The effect of topography on radar scattering from vegetated areasIt is shown how radar scattering from vegetated areas is affected by the topography of the surface underneath the vegetation, and that by the use of a discrete scatterer model the dominant scattering mechanism may change drastically when the ground surface is tilted relative to the horizontal. In the case of a horizontal ground surface total scattering may be dominated by scattering off the tree trunks, followed by a reflection off the ground surface. It is shown that for a relatively small tilt in the ground surface the ground-trunk interaction term may be replaced by scattering from the branches alone as the dominant scattering mechanism. The effect of the topography is more pronounced for scattering by longer wavelengths. The implications for algorithms designed to infer forest woody biomass and soil and vegetation moisture using polarimetric synthetic aperture radar (SAR) data are discussed.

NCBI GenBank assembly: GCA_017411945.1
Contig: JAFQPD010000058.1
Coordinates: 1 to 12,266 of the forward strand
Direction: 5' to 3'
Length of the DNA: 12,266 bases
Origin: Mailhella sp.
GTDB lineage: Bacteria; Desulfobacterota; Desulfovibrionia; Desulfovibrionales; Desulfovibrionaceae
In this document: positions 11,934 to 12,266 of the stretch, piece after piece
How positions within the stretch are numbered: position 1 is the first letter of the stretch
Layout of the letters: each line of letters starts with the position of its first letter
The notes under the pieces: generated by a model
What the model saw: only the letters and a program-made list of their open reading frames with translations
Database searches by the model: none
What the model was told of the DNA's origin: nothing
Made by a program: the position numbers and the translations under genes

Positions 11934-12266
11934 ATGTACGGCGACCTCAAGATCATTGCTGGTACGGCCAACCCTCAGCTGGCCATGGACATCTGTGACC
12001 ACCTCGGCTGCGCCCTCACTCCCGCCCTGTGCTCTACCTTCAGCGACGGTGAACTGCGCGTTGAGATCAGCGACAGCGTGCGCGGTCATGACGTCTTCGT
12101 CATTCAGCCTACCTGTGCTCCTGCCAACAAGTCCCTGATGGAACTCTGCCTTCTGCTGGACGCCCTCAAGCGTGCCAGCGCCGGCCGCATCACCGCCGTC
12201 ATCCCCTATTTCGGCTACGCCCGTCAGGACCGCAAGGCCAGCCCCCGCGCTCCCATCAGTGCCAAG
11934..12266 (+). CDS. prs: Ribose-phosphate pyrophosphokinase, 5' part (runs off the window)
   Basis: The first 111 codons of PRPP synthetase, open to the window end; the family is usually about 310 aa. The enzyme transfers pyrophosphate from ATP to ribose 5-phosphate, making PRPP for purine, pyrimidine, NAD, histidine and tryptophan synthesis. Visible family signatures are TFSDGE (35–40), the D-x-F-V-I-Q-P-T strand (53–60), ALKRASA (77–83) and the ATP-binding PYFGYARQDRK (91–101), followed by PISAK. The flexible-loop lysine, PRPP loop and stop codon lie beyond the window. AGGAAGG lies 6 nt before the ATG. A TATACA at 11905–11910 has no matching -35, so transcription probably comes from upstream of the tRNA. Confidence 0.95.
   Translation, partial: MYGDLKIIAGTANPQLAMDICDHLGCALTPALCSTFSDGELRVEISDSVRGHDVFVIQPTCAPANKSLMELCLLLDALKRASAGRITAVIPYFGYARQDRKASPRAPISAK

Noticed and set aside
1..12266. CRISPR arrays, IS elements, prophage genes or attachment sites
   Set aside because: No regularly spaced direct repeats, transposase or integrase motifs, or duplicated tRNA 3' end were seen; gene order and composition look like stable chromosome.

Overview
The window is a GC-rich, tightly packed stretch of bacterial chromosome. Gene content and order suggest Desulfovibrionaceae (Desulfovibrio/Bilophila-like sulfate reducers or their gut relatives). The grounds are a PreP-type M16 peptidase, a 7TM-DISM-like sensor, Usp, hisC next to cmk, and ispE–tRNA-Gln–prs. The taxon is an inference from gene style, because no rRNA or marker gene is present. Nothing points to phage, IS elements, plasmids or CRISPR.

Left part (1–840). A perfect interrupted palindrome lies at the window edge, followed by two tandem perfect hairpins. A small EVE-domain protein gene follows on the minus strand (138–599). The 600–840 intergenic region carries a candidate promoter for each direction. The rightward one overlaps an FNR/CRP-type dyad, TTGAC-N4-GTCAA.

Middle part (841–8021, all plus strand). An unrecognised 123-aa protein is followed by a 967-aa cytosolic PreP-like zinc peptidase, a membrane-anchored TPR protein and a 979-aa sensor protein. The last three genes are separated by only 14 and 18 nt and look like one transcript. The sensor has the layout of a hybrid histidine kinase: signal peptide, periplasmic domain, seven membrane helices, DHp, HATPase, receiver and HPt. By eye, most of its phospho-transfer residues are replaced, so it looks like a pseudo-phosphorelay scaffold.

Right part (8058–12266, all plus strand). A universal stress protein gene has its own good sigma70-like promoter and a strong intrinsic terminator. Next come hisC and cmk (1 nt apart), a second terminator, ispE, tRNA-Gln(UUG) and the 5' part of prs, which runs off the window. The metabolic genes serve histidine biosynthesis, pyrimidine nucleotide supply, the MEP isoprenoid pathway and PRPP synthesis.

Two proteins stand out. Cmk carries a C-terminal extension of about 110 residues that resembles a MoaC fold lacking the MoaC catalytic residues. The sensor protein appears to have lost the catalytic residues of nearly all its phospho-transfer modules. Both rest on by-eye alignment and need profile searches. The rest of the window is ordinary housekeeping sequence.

Van Zyl, Jakob J. (JPL Pasadena, CA, United States)
August 16, 2013
January 1, 1992
Publication: In: IGARSS '92; Proceedings of the 12th Annual International Geoscience and Remote Sensing Symposium, Houston, TX, May 26-29, 1992. Vol. 2 (A93-47551 20-43)
EARTH RESOURCES AND REMOTE SENSING
IDRelationTitle19930063554Analytic PrimaryIGARSS '92; Proceedings of the 12th Annual International Geoscience and Remote Sensing Symposium, Houston, TX, May 26-29, 1992. Vols. 1 & 2visibility_off